If you do keep an eye on my scribbling, you may remember that I had a big sulk at the start of the year about needing research for my book, ‘At night all cats are grey.’ This was mostly the product of soul shattering self-doubt that inflicts us all from time to time, and me once a week, but it’s never a bad thing.
So, I hit the internet and the library and netted a few books on a variety of subjects related to the environment in which my book is set – namely New York gang culture, the seventies art and ,music scene and the Russian Mafia. I have to confess my reading list from the libruary caused a few raised eyebrows – Alpha city tales from the heroine infested slums of New York, next to a book on chocolate wedding cakes (although the later is not for my novel as such.)
Having never really done research about anything, or rather, having never researched for a book before, I wasn’t sure how to start – but the process seemed to break down into a few remarkably easy to follow stages.
1) Read the first few pages of everything. Mood swings from pleasure at finding exactly what you feel you need, and desperation that there is no way you will ever be able to convince in this genre, what the hell were you ever thinking, you don’t know this world and you must look like a tight tit for even trying.
3) Refuse to give in to sulk, and read some more. Start under lining things in the books you actually own, stick paper tags into the library books. This at least feels like you are doing something, like when you did ‘A’ levels.
4) Find something, which really climes with your book, which you thought you’d made up, but is apparently exactly how it was – feel elated and a little spooked – because it’s so exactly like you’ve written it must be a sign from some collective unconsciousness your tapping into.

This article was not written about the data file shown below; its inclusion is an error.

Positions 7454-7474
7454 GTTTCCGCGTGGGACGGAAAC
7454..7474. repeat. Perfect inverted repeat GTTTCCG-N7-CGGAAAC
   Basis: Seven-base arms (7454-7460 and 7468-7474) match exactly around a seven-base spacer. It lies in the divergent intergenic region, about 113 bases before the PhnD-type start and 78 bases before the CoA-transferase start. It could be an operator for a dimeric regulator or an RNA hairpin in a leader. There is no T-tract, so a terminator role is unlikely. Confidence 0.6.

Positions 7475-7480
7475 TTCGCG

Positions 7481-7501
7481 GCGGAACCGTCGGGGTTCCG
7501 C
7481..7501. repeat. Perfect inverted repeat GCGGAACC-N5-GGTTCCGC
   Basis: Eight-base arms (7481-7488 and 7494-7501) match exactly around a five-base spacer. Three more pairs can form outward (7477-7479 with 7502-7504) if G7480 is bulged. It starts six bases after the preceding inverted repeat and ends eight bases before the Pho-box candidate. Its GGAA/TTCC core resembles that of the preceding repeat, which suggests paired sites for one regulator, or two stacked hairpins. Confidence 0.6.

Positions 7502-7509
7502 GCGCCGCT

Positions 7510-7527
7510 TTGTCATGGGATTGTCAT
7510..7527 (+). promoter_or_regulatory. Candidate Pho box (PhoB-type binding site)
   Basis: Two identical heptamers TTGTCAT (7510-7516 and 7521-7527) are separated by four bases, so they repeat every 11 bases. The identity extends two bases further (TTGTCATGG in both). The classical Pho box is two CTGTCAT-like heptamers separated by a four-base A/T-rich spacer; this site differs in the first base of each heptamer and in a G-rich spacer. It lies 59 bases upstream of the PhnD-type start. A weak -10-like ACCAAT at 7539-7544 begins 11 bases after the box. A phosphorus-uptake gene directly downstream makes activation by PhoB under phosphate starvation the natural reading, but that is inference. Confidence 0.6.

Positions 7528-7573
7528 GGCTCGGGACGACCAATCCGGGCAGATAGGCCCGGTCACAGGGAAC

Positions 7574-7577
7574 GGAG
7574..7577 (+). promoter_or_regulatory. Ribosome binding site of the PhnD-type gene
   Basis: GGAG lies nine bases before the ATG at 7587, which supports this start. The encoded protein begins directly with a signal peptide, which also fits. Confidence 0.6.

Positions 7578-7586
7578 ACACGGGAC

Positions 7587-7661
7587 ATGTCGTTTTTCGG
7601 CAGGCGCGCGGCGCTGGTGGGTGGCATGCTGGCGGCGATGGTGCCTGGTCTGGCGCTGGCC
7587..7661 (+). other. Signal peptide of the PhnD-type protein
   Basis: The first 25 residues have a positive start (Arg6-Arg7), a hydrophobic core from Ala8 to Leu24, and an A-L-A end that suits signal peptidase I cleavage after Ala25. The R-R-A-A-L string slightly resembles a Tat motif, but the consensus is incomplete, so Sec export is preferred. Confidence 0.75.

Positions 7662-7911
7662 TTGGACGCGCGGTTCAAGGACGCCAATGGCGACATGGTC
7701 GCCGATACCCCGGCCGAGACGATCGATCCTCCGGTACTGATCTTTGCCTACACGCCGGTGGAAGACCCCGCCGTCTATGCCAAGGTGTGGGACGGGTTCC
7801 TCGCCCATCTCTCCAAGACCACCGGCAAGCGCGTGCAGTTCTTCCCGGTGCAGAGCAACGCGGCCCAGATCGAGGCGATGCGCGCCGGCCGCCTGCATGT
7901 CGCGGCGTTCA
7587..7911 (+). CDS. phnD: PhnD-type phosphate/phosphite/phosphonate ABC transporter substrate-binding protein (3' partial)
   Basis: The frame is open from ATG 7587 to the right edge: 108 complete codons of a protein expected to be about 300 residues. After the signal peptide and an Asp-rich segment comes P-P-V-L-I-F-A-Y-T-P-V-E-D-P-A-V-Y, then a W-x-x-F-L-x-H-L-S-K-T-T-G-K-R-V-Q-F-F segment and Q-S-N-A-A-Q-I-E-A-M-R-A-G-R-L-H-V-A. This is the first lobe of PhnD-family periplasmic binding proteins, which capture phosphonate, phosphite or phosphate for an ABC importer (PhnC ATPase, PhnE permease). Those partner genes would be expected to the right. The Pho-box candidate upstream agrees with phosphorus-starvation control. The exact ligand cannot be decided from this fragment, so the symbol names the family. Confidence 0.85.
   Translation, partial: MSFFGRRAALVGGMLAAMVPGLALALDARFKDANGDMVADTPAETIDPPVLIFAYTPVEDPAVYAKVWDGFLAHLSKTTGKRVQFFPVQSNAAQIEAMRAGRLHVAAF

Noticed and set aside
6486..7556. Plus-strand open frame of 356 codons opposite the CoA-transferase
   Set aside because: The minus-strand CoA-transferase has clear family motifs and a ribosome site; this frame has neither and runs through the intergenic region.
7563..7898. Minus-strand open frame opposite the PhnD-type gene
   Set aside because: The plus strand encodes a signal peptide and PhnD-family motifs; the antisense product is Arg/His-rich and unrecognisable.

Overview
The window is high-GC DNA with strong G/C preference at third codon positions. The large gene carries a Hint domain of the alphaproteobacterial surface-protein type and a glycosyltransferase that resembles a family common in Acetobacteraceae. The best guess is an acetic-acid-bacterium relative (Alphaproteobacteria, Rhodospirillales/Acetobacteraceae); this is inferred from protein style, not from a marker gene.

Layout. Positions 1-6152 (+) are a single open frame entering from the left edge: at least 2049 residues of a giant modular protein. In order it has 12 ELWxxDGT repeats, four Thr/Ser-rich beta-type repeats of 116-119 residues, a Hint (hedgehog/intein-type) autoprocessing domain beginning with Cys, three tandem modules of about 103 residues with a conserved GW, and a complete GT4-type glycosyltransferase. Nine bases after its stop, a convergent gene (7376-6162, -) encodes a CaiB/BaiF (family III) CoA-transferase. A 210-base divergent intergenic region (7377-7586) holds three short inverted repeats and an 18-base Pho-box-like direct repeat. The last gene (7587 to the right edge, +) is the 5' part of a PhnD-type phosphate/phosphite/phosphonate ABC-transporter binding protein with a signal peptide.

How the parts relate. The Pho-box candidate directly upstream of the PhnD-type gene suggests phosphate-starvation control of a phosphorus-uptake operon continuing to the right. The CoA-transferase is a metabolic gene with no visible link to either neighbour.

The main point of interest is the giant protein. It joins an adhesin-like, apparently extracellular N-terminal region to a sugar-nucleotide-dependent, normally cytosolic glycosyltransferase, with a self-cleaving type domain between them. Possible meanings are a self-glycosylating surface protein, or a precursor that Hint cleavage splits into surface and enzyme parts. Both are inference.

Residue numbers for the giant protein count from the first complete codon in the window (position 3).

5) Write five chapters in a hurry retelling the events described in the research material as if you’d thought of them.
6) Feel smug: feel sure you’re talking like a native.
7) Read them back. Hate them, feel you sound like a tit.
8) Edit the five chapters ruthlessly until only one line remains.
9) Realize that line is crucial, that it gives that elusive hint of reality without over powering your narrative, and that you would never have written it without the five preceding chapters of stuff now languishing in the bin.
10) Return the books to the library, three of them un-read – and wait until the next cycle of self-doubt sends you back there to check them out again.
And I presume I should add ‘and repeat’ after that lot.
I can say that, after research, my book is shorter but better and I know what happened to all the characters and why, but the reader doesn’t need to. It is very tempting to write footnotes along side every subtle detail – (the reason why character a is wearing a Thai silk shirt is that the Crime boss smuggles conflict diamonds from Africa to Thailand where they are used to buy heroin, which is then brought to America inside consignments of TV’s) but in fact, this is not what the book is about, it’s the foundation the research has allowed me to build the novel on. As it’s not actually about heroin dealing at all, it’s only important to me that I’ve worked it out. Oh, and the character likes the feeling of silk on his skin, but to work that out took a whole lot of other research….